26 26 Advantages of Twos Complement Notation It is easy to add two numbers Subtraction can be easily performed. Multiplication is just a repeated addition. Division is just a repeated subtraction Twos complement is widely used in ALU Data Rep

27 27 Evaluating numbers in twos complement notation Sign bit = 0, the number is positive. The value is determined in the usual way. Sign bit = 1, the number is negative. three methods can be used: Method 1decimal value of (n-1) bits, then subtract 2 n-1 Method 2- 2 n-1 is the contribution of the sign bit. Method 3 Binary rep. of the corresponding positive number. Let V be its decimal value. - V is the required value. Data Rep

28 28 Example in Twos Complement The most significant bit is 1, hence it is a negative number. Method = +5 (+5 – = 5 – 2 4 = 5-16 = -11) Method = -11 Method 3 Corresponding + number is = = 11 the result is then –11. Data Rep

29 29 Twos complement-summary In twos complement the most significant for an n-bit number has a contribution of –2 (n-1). One representation of zero All arithmetic operations can be performed by using addition and inversion. The most significant bit: 0 for positive and 1 for negative. Three methods can the decimal value of a negative number: Method 1decimal value of (n-1) bits, then subtract 2 n-1 Method 2- 2 n-1 is the contribution of the sign bit. Method 3 Binary rep. of the corresponding positive number. Let V be its decimal value. - V is the required value. Data Rep

30 30 Exercise Determine the decimal value represented by in each of the following four systems. 1. Unsigned notation? 2. Signed magnitude notation? 3. Excess notation? 4. Tows complements? Data Rep

31 31 Fraction Representation To represent fraction we need other representations: Fixed point representation Floating point representation. Data Rep

32 32 Fixed-Point Representation old position New position Bit pattern Contribution = Radix-point Data Rep

33 33 Limitation of Fixed-Point Representation To represent large numbers or very small numbers we need a very long sequences of bits. This is because we have to give bits to both the integer part and the fraction part. Data Rep

34 34 Floating Point Representation In decimal notation we can get around this problem using scientific notation or floating point notation. NumberScientific notationFloating-point notation 1,245,000,000, Data Rep

35 35 Floating Point could be represented as * * A calculator might display 159 E * SignExponent Base Mantissa Data Rep

36 36 M B E Sign mantissa or base exponent significand Floating point format SignExponentMantissa Data Rep

37 37 Floating Point Representation format The exponent is biased by a fixed value b, called the bias. The mantissa should be normalised, e.g. if the real mantissa if of the form 1.f then the normalised mantissa should be f, where f is a binary sequence. SignExponentMantissa Data Rep

38 38 IEEE 745 Single Precision The number will occupy 32 bits The first bit represents the sign of the number; 1= negative 0= positive. The next 8 bits will specify the exponent stored in biased 127 form. The remaining 23 bits will carry the mantissa normalised to be between 1 and 2. i.e. 1<= mantissa < 2 Data Rep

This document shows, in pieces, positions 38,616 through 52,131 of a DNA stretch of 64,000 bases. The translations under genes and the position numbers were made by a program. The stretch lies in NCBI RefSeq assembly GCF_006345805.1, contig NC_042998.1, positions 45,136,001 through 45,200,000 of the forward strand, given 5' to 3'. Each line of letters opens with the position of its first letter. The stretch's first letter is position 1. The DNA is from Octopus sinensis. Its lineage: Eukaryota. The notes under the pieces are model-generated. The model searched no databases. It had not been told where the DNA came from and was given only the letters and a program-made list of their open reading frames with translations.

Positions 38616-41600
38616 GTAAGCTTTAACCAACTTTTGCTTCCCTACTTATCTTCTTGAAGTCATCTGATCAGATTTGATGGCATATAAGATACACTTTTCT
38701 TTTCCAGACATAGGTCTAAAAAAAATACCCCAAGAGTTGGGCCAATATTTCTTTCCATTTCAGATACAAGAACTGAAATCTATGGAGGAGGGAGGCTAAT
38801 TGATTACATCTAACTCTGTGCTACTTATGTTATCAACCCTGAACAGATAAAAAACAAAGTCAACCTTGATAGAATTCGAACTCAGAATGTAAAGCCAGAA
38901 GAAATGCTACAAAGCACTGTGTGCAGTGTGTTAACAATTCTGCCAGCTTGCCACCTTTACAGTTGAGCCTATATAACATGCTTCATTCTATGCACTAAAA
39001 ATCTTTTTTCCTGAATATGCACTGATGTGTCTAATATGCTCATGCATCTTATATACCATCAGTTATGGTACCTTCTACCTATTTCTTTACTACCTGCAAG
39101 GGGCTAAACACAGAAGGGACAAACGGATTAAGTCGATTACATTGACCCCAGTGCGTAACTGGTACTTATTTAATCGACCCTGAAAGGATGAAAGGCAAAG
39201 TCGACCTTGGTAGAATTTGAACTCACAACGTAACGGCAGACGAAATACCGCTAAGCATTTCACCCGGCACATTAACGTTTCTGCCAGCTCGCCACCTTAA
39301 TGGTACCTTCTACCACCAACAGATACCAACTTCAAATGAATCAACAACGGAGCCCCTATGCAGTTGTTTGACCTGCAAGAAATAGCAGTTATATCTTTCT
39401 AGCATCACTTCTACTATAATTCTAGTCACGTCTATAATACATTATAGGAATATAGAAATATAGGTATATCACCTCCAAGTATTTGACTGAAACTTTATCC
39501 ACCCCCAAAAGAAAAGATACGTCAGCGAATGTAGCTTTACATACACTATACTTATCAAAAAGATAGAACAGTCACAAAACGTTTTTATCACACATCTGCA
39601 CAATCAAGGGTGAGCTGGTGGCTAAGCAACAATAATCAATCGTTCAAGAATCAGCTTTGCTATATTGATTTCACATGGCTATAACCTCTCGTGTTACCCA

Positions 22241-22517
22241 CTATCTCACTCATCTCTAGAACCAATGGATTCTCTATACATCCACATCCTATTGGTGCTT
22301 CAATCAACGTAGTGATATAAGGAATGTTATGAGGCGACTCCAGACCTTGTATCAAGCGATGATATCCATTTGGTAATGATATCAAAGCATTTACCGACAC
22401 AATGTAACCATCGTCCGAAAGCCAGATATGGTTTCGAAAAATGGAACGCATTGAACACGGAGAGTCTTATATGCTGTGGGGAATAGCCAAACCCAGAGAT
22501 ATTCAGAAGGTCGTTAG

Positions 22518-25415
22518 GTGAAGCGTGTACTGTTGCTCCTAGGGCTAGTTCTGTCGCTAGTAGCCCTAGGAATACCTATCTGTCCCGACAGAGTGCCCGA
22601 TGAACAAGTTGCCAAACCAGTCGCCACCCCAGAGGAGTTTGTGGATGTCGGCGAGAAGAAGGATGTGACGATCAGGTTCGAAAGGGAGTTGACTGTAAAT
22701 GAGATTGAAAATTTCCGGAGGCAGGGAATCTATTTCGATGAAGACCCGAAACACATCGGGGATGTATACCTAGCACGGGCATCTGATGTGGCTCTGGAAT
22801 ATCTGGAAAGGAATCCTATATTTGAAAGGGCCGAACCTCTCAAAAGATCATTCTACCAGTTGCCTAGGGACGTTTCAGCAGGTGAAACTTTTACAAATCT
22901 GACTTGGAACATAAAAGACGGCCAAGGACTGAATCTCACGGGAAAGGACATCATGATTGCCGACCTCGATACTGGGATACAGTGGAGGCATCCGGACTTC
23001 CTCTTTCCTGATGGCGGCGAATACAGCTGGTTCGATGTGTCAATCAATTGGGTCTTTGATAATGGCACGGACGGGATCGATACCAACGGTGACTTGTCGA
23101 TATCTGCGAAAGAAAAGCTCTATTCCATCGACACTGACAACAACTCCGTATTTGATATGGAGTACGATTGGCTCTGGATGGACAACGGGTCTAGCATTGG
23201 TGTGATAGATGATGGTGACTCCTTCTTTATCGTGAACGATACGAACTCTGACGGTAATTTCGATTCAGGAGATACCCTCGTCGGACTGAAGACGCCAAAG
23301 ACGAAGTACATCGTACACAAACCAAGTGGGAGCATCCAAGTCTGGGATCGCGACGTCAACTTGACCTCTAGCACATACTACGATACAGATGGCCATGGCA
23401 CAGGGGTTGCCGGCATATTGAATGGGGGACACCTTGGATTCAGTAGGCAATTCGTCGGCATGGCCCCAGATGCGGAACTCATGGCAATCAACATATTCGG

39 39 Representation in IEEE 754 single precision sign bit: 0 for positive and, 1 for negative numbers 8 biased exponent by bit normalised mantissa SignExponentMantissa Data Rep

40 40 Basic Conversion Converting a decimal number to a floating point number. 1.Take the integer part of the number and generate the binary equivalent. 2.Take the fractional part and generate a binary fraction 3.Then place the two parts together and normalise. Data Rep

41 41 IEEE – Example 1 Convert 6.75 to 32 bit IEEE format. 1. The Mantissa. The Integer first. 6 / 2 = 3 r 0 3 / 2= 1 r 1 1 / 2= 0 r 1 2. Fraction next..75 * 2 = * 2 = put the two parts together… Now normalise * 2 2 = = Data Rep

42 42 = IEEE – Example 1 Convert 6.75 to 32 bit IEEE format. 1. The Mantissa. The Integer first. 6 / 2 = 3 r 0 3 / 2= 1 r 1 1 / 2= 0 r 1 2. Fraction next..75 * 2 = * 2 = put the two parts together… Now normalise * 2 2 = Data Rep

43 43 IEEE – Example 1 Convert 6.75 to 32 bit IEEE format. 1. The Mantissa. The Integer first. 6 / 2 = 3 r 0 3 / 2= 1 r 1 1 / 2= 0 r 1 2. Fraction next..75 * 2 = * 2 = put the two parts together… Now normalise * 2 2 = = Data Rep

44 44 IEEE Biased 127 Exponent To generate a biased 127 exponent Take the value of the signed exponent and add 127. Example then = and my value for the exponent would be 143 = So it is simply now an unsigned value.... Data Rep

45 45 Possible Representations of an Exponent Data Rep

46 46 Why Biased ? The smallest exponent Only one exponent zero The highest exponent is To increase the exponent by one simply add 1 to the present pattern. Data Rep

47 47 Back to the example Our original example revisited… * 2 2 Exponent is =129 or in binary. NOTE: Mantissa always ends up with a value of 1 before the Dot. This is a waste of storage therefore it is implied but not actually stored is stored in 32 bit floating point IEEE representation: sign(1) exponent(8) mantissa(23 ) Data Rep

48 48 Representation in IEEE 754 single precision sign bit: 0 for positive and, 1 for negative numbers 8 biased exponent by bit normalised mantissa SignExponentMantissa Data Rep

49 49 Example (2) which number does the following IEEE single precision notation represent? The sign bit is 1, hence it is a negative number. The exponent is = It is biased by 127, hence the real exponent is 128 –127 = 1. The mantissa: It is normalised, hence the true mantissa is 1.01 = Finally, the number represented is: x 2 1 = Data Rep

50 50 Single Precision Format The exponent is formatted using excess-127 notation, with an implied base of 2 Example: Exponent: Representation: 135 – 127 = 8 The stored values 0 and 255 of the exponent are used to indicate special values, the exponential range is restricted to to The number 0.0 is defined by a mantissa of 0 together with the special exponential value 0 The standard allows also values +/- (represented as mantissa +/-0 and exponent 255 Allows various other special conditions Data Rep

51 51 In comparison The smallest and largest possible 32-bit integers in twos complement are only and PITT CS Data Rep

52 52 Negative Overflow Positive Overflow Expressible numbers Numbers in 32-bit Formats Twos complement integers Floating point numbers Ref: W. Stallings, Computer Organization and Architecture, Sixth Edition, Upper Saddle River, NJ: Prentice-Hall Expressible negative numbers Expressible positive numbers Positive underflow Negative underflow (2 – )× (2 – )×2 127

53 Data Rep 53 Positive Zero in IEEE × Smallest positive number in single-precision IEEE 754 standard. Interpreted as positive zero. True exponent less than -127 is positive underflow; can be regarded as zero Biased exponent Fraction